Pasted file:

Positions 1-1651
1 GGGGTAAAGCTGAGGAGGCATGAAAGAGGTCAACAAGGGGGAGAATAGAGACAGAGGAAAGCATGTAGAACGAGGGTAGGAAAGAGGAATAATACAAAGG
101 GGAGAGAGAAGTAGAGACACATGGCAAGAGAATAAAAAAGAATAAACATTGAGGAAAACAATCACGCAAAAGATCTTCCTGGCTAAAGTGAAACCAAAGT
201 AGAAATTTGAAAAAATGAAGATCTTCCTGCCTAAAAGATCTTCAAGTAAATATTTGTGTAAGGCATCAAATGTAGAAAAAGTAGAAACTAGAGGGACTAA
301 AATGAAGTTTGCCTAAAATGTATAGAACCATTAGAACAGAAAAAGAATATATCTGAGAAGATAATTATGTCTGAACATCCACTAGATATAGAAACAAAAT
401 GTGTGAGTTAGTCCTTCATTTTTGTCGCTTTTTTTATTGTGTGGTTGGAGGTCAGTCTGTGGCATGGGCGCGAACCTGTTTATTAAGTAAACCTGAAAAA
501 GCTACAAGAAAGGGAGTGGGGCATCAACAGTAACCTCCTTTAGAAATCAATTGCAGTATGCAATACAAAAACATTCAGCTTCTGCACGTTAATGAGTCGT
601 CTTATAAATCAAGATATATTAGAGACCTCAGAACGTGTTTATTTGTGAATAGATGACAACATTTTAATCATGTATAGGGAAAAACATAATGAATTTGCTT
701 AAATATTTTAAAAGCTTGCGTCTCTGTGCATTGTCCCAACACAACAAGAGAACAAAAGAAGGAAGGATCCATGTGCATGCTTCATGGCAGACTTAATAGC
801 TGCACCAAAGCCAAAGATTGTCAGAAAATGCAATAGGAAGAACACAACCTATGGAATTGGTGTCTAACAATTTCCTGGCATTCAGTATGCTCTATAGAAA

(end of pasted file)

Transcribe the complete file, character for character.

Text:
Positions 1-1651
1 GGGGTAAAGCTGAGGAGGCATGAAAGAGGTCAACAAGGGGGAGAATAGAGACAGAGGAAAGCATGTAGAACGAGGGTAGGAAAGAGGAATAATACAAAGG
101 GGAGAGAGAAGTAGAGACACATGGCAAGAGAATAAAAAAGAATAAACATTGAGGAAAACAATCACGCAAAAGATCTTCCTGGCTAAAGTGAAACCAAAGT
201 AGAAATTTGAAAAAATGAAGATCTTCCTGCCTAAAAGATCTTCAAGTAAATATTTGTGTAAGGCATCAAATGTAGAAAAAGTAGAAACTAGAGGGACTAA
301 AATGAAGTTTGCCTAAAATGTATAGAACCATTAGAACAGAAAAAGAATATATCTGAGAAGATAATTATGTCTGAACATCCACTAGATATAGAAACAAAAT
401 GTGTGAGTTAGTCCTTCATTTTTGTCGCTTTTTTTATTGTGTGGTTGGAGGTCAGTCTGTGGCATGGGCGCGAACCTGTTTATTAAGTAAACCTGAAAAA
501 GCTACAAGAAAGGGAGTGGGGCATCAACAGTAACCTCCTTTAGAAATCAATTGCAGTATGCAATACAAAAACATTCAGCTTCTGCACGTTAATGAGTCGT
601 CTTATAAATCAAGATATATTAGAGACCTCAGAACGTGTTTATTTGTGAATAGATGACAACATTTTAATCATGTATAGGGAAAAACATAATGAATTTGCTT
701 AAATATTTTAAAAGCTTGCGTCTCTGTGCATTGTCCCAACACAACAAGAGAACAAAAGAAGGAAGGATCCATGTGCATGCTTCATGGCAGACTTAATAGC
801 TGCACCAAAGCCAAAGATTGTCAGAAAATGCAATAGGAAGAACACAACCTATGGAATTGGTGTCTAACAATTTCCTGGCATTCAGTATGCTCTATAGAAA